She recommended, chat and engage with people, support other writers, tag a relevant hashtag, share quotes from books, do a Twitter chat (be prepared), run a giveaway promotion/competition share interesting, relevant book-related content on your Author Central profile on Amazon, share milestones.
Who are you online? She emphasised the importance of photographs on Websites and Blog Posts, on Twitter, create a mailing list. Keep changing your Facebook Profile, and, more importantly, your FB Author Page.
She advised three to six months pre-publication, start sharing progress, cover reveal, look into Goodreads giveaways, and invite reviews.
Launch – quote from book. Make use of your Pinterest Notice Board, make it lively and interesting re-pinning from other Notice Boards but cave Copyright.
Engage with readers through your Goodreads Author Profile and Dashboard.
Be a real person in your locality, at writing festivals and events, book clubs and libraries. Run Workshops, attend conferences and festivals.
Skype – now there’s something to consider. Write articles online and in print. Write Blog posts. Review other authors’ books. Be interviewed.
Be creative like Joan Hessayon’ Award Winner Brigid Coady, photographed as “Writer in Residence” on her commuter train from Maidstone, and check out Matt Haig, author of The Humans.
Pitch a press release – what is your book? Research radio, TV, events, and don’t forget business cards, and book markers.
But a note of caution, what if, after all this, it goes bad? Low attendance sucks. Mistakes happen.
Hazel’s personal observation, get over it like you do rejection of your precious manuscript(s). No resting on your laurels nowadays when you’ve written and published a book. That is just the beginning.
Thank you Hazel Gaynor for detailing what needs to happen next. Hazel ended with a Woody Allen quote “Eighty percent of success is showing up”.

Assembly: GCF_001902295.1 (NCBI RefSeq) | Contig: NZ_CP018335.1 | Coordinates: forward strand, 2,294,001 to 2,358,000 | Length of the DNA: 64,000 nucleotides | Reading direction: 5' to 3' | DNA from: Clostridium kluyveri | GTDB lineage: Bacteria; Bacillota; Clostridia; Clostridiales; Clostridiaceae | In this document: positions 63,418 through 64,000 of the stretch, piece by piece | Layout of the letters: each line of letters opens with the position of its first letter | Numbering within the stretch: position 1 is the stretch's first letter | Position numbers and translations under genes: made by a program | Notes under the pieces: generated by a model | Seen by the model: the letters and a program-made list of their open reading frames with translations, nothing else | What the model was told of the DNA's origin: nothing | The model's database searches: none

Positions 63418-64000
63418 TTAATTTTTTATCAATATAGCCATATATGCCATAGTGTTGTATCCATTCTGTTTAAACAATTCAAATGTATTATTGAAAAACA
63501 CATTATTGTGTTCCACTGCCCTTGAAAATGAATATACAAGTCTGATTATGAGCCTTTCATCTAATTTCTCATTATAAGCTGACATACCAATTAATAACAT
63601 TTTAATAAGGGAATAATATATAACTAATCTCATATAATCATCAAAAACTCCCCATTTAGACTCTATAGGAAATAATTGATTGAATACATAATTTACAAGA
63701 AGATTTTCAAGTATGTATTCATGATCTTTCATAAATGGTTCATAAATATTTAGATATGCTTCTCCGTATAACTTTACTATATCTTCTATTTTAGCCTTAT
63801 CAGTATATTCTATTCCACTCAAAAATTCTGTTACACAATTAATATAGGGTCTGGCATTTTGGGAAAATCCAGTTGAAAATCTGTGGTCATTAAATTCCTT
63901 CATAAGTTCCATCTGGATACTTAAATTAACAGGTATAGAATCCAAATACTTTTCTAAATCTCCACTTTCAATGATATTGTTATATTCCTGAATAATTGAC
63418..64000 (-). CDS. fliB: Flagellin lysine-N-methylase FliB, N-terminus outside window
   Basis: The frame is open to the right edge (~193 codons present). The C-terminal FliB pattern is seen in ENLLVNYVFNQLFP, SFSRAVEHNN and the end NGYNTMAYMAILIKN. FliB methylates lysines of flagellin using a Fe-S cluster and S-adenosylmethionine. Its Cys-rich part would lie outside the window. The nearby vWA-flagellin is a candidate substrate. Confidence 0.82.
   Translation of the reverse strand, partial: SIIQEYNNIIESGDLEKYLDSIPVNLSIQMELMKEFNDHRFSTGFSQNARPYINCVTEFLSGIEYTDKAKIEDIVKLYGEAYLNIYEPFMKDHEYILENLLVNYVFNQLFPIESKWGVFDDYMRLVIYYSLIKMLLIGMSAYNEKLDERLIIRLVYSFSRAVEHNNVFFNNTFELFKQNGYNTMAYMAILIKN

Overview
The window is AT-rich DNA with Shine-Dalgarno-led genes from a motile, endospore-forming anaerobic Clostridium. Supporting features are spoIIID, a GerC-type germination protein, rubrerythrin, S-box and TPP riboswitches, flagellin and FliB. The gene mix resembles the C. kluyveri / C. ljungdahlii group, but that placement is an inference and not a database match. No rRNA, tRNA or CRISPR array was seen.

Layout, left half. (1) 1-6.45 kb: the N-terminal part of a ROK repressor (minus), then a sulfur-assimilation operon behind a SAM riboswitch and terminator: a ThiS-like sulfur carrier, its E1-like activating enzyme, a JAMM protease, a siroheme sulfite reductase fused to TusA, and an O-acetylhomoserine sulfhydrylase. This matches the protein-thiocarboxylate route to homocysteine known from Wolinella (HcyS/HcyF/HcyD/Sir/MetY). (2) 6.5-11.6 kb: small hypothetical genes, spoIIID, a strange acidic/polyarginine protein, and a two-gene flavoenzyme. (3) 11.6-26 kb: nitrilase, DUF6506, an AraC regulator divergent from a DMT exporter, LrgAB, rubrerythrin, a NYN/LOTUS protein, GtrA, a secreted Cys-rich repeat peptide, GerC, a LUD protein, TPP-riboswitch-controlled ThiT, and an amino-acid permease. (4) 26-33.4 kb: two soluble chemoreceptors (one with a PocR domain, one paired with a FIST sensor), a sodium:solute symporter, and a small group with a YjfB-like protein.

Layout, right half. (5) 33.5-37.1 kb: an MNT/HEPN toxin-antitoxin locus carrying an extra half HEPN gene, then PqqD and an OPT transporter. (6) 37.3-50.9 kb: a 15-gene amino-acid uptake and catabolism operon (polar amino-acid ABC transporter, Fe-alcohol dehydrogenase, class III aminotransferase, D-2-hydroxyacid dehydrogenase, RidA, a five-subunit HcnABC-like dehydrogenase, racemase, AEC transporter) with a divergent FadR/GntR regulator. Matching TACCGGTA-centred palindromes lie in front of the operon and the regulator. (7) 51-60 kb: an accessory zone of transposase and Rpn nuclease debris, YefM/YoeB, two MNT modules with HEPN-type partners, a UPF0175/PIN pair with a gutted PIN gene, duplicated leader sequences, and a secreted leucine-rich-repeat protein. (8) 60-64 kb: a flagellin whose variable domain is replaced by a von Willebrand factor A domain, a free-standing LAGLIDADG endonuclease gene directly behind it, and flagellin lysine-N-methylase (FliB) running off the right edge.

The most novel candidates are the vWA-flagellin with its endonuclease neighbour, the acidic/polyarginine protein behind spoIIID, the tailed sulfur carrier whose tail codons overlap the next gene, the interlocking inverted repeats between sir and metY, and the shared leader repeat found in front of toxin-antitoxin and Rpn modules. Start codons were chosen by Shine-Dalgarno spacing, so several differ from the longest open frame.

First published in Romance Matters Autumn 2015
Independent Author Last Bite of the Cherry (2012) and
Twins of a Gazelle (2015)
Mags is currently completing and polishing her as yet untitled third novel – After her mother’s fatal car accident, Lexie Neave receives threatening anonymous letters. Private investigator Forbes’s brief is to identify the writer and discover what it is Lexie has that’s “valuable, very valuable which by rights is mine”. Lexie hasn’t a clue, and she’s in danger.
Elvis for Christmas. Thank you Cathy. Merry Christmas everyone Mags C
.. hope you all have a wonderful Christmas! See you on the other side 🙂
It’s amazing what they can do with technology these days….
Good morning everyone! I want to welcome you to the 2nd part of Day 13 of the 3rd Annual Romancing September Across the World Blog Tour. If you haven’t checked out Rosie’s post from earlier, then go by https://rosieamber.wordpress.com/ and get caught up.
Now on to today’s featured author, Here’s the question I asked:
What has been the biggest inspiration for your writing?
The short answer is the stimulation and enjoyment of reading all sorts of books.
Before I learnt to read, my youngest aunt loved to read to me, except when I asked to hear more of TheWater Babies. Aunt Ede preferred fairy tales or any Beatrix Potter. I loved those too but I wanted to know what happened to Tom. All her life Aunt read only romance so what she probably hated most in The Water Babies was the ending:
“And of course Tom married Ellie!” My…
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Interview Special: How On Earth Do We Fix The Mess We’ve Gotten Ourselves Into? Now There’s A Good Question! with author Justin Lee Anderson
It’s Day 11 of our wonderful book tour holiday, pull up a deck chair and feel the sand between your toes.
Today my guest is June Kearns.
Beach Reads Blog Tour
My ideal holiday spot for relaxing and reading? Cromarty. (From the shipping forecast? Forties, Cromarty, Forth, Tyne and Dogger.) The tiny historic town at the tip of the Black Isle, way up in the north of Scotland has warm seas (Gulf Stream), seals, kites and bottlenose dolphins. The rest of the family can swim, sail, fish, play golf, tennis and everything else that they like to do, while I sit in the sun with a book. Bliss!
A book I’ve been meaning to read for ages: Love & The Goddess by Mary Elizabeth Coen
I’d already spotted this and admired the cover, but it was the feature on A Woman’s Wisdom Blog that made me fly to the…